It’s never too late to make things right
A few days before the new year it struck me. It was while I was reading a scruffy paperback copy of Canadian Poetry (volume one) that had been banging around since high school. (I only read it because I felt a pang of guilt for jamming the book beneath a closet door to keep it from swinging open—debunking, in the process, the myth that poetry is without practical application.) In The Fertile Muck, Irving Layton (longtime Leonard Cohen chum) writes:
There are brightest apples on those trees
but until I, fabulist, have spoken
they do not know their significance
or what other legends are hung like garlands
on their black boughs twisting
like a rumour. The wind’s noise is empty.
The wind’s noise is empty. I splayed the book face down on the table and savoured the line again. No-one knows wind noise like a motorcyclist. And then the sun, which has been off somewhere else most of this winter, broke cloud cover and lit the kitchen ablaze. A shaft of light bounced off the stainless stove and backlit a half-empty bottle of eight dollar wine. The wine appeared just as it tasted, like fuel stabilizer. Fuel stabilizer. How could I have forgotten?
I love ritual. The morning espresso; the fall dredging of leaves from eavestroughs; the spring trip down the laneway with rubber gloves and garbage bag to corral a winter’s worth of pop cans and cigarette butts and grocery-store flyers. But this year I neglected my favourite ritual: preparing the Ducati for its foul-season slumber.
In the garage I moved the air compressor and my daughter’s bicycle and a stool and a hydraulic jack and a Russian-made toboggan and a few too many empty bottles of eight dollar wine to reach the Ducati. I squeezed between the bike and the cinderblock wall on my hands and knees and unhooked the cover that had snagged on the tail section. While backing out the foot peg gently lifted (first) my jacket (and then) my shirt and (finally) carved a deep groove in my lower back.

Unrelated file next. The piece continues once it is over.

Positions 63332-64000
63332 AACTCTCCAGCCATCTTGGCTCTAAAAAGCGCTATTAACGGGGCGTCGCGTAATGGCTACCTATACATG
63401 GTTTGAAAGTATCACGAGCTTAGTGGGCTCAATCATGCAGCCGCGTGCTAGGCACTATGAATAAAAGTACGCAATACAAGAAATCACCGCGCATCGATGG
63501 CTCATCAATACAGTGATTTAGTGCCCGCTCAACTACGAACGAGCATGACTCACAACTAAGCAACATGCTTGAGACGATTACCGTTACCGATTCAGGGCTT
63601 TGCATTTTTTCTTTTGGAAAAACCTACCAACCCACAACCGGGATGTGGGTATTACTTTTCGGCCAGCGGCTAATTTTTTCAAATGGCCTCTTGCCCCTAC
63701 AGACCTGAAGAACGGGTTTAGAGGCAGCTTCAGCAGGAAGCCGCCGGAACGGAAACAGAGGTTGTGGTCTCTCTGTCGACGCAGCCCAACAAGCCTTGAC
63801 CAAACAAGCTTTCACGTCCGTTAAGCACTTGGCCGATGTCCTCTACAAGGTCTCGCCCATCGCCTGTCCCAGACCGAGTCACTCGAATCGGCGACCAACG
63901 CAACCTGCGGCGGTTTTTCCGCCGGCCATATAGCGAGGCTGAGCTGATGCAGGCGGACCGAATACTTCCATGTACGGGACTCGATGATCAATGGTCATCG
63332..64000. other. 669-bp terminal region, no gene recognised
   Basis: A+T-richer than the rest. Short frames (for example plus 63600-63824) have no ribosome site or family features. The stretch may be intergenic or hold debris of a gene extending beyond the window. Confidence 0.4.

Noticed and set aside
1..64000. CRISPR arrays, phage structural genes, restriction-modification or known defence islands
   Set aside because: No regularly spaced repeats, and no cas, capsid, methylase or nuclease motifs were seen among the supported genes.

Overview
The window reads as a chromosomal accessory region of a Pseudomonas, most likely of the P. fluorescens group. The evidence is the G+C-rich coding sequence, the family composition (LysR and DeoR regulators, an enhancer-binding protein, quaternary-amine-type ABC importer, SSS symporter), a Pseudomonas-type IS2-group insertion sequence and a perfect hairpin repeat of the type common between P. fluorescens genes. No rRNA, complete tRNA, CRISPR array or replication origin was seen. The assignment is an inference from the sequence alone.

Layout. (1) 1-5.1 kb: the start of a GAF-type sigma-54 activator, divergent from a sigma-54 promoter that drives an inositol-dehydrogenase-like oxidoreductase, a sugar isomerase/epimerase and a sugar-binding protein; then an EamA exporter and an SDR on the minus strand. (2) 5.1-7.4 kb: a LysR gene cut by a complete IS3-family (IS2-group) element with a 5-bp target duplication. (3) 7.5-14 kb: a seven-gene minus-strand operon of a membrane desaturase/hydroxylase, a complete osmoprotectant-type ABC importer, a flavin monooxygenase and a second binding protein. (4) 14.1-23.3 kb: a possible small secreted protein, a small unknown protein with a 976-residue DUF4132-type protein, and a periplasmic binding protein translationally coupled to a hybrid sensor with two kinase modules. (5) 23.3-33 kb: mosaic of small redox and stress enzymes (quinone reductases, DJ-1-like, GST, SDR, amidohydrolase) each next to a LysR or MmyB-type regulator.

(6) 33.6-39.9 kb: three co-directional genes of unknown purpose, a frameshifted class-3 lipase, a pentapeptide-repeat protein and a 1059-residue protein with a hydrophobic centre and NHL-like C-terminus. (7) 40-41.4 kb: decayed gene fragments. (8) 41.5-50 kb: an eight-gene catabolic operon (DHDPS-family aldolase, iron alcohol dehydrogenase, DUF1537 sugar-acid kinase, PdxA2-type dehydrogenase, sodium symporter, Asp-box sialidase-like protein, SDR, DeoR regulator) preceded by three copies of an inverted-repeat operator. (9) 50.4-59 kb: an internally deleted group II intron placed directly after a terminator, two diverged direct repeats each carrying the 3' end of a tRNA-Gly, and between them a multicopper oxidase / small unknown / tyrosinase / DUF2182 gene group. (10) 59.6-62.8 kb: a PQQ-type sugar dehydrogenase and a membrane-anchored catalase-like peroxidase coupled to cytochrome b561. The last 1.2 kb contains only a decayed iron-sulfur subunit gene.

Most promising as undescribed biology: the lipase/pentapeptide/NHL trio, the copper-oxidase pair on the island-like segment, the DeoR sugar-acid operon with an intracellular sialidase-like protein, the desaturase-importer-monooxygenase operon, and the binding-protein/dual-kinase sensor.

A rag from the workbench tucked into the waistband of my jeans stopped blood from draining into my underwear. I decanted fuel stabilizer into a graduated cylinder then poured it into the fuel tank. When I turned the ignition switch on, the Ducati’s fuel pump let out an oscillating warble like a teenage voice straddling adolescence and adulthood. The engine started but died, and let out a long, sad, asthmatic wheeze. I jabbed the starter again. Success.
Snow lined the road and two kids with ice skates draped about their shoulders froze on the sidewalk and pointed at me when I left the laneway to ride to the gas station. My first exhalation fogged the visor and I rode with an elevated shield in below-freezing temperatures, streaming tears down my cheeks. The five minute jaunt would ensure that stabilizer worked its way throughout the fuel injection system, and at the station I’d top up to prevent fuel tank corrosion from condensation.
Despite wearing my Swedish skiing gloves, my fingers lost feeling and I had to rub hands together and huff moist breath on them to regain dexterity before I could squeeze the pump’s nozzle. (The man filling up opposite shot me an odd look. Why, he likely wondered, is he riding a motorcycle is this weather? And why is he crying?) Back home I slid the bike back into its spot and repacked the fertile muck of bicycles and compressors to its flanks.
Never underestimate the usefulness—or the limitation—of a poet’s words. That the poet (the “fabulist”) enables the dim-witted apple the opportunity to shine in a book of poetry is incontestable. But “the wind’s noise is empty” is as problematic as it is clear-eyed. How can something “empty” have caused my fingers to throb in numb misery and made the typing of these words so difficult? Perhaps it’s that elevating the spirit doesn’t necessarily walk in lockstep with an ability to thaw the ice.